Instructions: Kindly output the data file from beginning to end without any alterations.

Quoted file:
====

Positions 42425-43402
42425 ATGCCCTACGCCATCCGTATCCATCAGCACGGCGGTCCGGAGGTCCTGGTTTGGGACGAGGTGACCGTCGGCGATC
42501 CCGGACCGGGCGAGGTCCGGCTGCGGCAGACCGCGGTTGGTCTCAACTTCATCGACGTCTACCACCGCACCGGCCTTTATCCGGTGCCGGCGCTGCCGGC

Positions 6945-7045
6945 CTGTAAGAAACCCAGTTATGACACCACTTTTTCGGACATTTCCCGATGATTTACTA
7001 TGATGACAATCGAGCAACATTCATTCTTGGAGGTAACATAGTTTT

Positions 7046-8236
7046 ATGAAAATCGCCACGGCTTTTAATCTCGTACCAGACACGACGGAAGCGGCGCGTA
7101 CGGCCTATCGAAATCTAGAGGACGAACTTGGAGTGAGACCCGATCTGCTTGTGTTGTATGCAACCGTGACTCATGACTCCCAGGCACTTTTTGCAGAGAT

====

Positions 42425-43402
42425 ATGCCCTACGCCATCCGTATCCATCAGCACGGCGGTCCGGAGGTCCTGGTTTGGGACGAGGTGACCGTCGGCGATC
42501 CCGGACCGGGCGAGGTCCGGCTGCGGCAGACCGCGGTTGGTCTCAACTTCATCGACGTCTACCACCGCACCGGCCTTTATCCGGTGCCGGCGCTGCCGGC

Positions 6945-7045
6945 CTGTAAGAAACCCAGTTATGACACCACTTTTTCGGACATTTCCCGATGATTTACTA
7001 TGATGACAATCGAGCAACATTCATTCTTGGAGGTAACATAGTTTT

Positions 7046-8236
7046 ATGAAAATCGCCACGGCTTTTAATCTCGTACCAGACACGACGGAAGCGGCGCGTA
7101 CGGCCTATCGAAATCTAGAGGACGAACTTGGAGTGAGACCCGATCTGCTTGTGTTGTATGCAACCGTGACTCATGACTCCCAGGCACTTTTTGCAGAGAT